How to Open Registry Editor in Windows

Detailed steps on opening Registry Editor in Windows 11, 10, 8, 7, Vista, and XP

What to Know

  • Right-click or tap-and-hold Start Run. Type regeditEnter.
  • Safely add, change, or delete registry keys and values.
  • It's a good idea to back up the registry before you edit it.

All manual changes to the Windows Registry occur in Registry Editor, a tool included in all versions of Windows. Registry Editor lets you view, create, and modify the registry keys and registry values that make up the entire Windows Registry. There isn't a shortcut for the tool in most versions of Windows, so the best way to open it is by executing it from a command line.

How to Open Registry Editor

Access Registry Editor by following this procedure:

  1. In Windows 11, Windows 10, or Windows 8.1, right-click or tap-and-hold the Start button and then choose Run. Prior to Windows 8.1, the Run dialog box is most easily available from the Apps screen.

    Windows 10 Start menu with Run app highlighted

    In Windows 7 or Windows Vista, select Start.

    In Windows XP, select Start and then Run.

    One quick way you can open the Run dialog box in any of these Windows versions is to use the keyboard shortcut Win+R.

  2. In the search box or Run window, type the following, followed by Enter:

    regedit command in Run dialog box in Windows 10

    Depending on your version of Windows, and how it's configured, you may see a User Account Control dialog box where you'll need to confirm that you want to open Registry Editor.

  3. Registry Editor will open.

    Registry Editor in Windows 10

    If you've used Registry Editor before, it'll open up to the same location you were working in last time. If that happens, and you don't want to work with the keys or values at that location, just continue to minimize the registry keys until you've reached the top level, listing the various registry hives.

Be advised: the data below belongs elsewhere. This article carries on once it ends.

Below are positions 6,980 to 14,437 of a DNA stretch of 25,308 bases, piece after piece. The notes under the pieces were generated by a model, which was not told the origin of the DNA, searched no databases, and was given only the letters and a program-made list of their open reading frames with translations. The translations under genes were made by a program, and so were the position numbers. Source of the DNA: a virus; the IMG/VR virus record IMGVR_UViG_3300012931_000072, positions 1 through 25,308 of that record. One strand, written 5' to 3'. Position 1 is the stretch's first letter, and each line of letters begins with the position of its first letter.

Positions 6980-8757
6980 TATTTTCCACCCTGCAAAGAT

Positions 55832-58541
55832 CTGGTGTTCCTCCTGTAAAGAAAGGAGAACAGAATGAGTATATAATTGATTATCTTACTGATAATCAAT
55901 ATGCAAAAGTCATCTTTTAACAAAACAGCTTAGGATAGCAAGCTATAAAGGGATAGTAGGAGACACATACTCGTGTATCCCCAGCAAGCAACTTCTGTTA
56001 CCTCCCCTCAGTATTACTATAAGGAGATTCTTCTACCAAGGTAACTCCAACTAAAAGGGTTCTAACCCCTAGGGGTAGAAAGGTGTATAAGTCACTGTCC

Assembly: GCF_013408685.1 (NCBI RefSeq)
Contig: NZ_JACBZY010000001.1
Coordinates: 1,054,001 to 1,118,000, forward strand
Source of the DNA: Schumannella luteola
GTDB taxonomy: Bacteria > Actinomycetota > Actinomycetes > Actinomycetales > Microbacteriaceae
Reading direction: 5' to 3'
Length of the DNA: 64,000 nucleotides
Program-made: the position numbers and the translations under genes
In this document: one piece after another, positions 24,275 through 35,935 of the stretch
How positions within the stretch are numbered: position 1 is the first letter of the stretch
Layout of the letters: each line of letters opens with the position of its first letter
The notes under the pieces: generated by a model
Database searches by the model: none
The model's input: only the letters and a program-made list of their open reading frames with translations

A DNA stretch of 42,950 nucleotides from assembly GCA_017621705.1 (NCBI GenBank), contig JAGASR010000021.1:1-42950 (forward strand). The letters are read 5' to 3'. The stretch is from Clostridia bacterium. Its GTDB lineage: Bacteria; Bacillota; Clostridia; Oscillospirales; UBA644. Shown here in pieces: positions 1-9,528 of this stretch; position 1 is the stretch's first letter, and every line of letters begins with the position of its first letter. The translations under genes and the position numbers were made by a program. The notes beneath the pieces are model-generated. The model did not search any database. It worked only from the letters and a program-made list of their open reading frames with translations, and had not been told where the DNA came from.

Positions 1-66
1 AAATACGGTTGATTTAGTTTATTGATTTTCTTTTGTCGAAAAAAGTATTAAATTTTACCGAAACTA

You can minimize or expand registry keys by selecting the small > icon next to the key. In Windows XP, the + icon is used instead.

You can now make whatever changes you need to make to the registry, which probably shouldn't be done unless you're versed in how to safely add, change, or delete registry keys and values. Make sure, whatever you do, that you only affect the narrow registry areas that you intend to.

Considering the significance of the registry on your Windows-based computer, we strongly recommend that you back up the registry, either the whole thing or even just the areas you're working in, before you do anything.

More Help With Registry Editor

It's important to know how to restore the Window's Registry before using Registry Editor. This lets you add a REG file backup into the registry should something go wrong during editing.

Even though Registry Editor is open and ready to be used, it's not always wise to make changes yourself, manually, especially if a program or automated service can do it for you. For example, if you're using Registry Editor to clear up residual or junk registry entries, you shouldn't do it yourself unless you're very sure that you know what you're doing. Instead, use a free registry cleaner if you want to clear out common registry junk automatically.

The same regedit command can be executed from Command Prompt. After opening Command Prompt, just type out the command and press Enter.

Although the circumstance would have to be rare, yet another way to launch this tool is from Task Manager. To do that, open Task Manager though Ctrl+Shift+Esc, go to Run new task at the top (or File > Run new task), and type regedit, followed by OK.

Windows 11 Task Manager with the regedit command

You might open it that way if you can't access the standard Run dialog box as described in Step 1 above, or if Explorer or Command Prompt won't open for some reason.

If you find yourself opening this tool often, you can make a Registry Editor shortcut on your desktop. Right-click the desktop, go to New > Shortcut, type regedit, and press Next and then Finish. In some versions of Windows, you can drag the shortcut onto your taskbar for even quicker access.

Connecting to a remote Windows Registry is a bit different of a process than the one described above for a local registry. After opening a regular Registry Editor window, there's an additional step to find the remote registry.

  • How do I turn off network access to the Windows registry?

    To turn off network access to the Windows registry, select Win+R > enter services.msc > OK. In the Windows Service Manager, double-click Remote Registry, select the General tab > Disabled.

  • Where is the Windows system registry hive?

    Registry hives appear as folders in the left pane in the Windows Registry Editor when all other keys have been minimized. All keys that are considered hives begin with HKEY and are at the top of the registry hierarchy.

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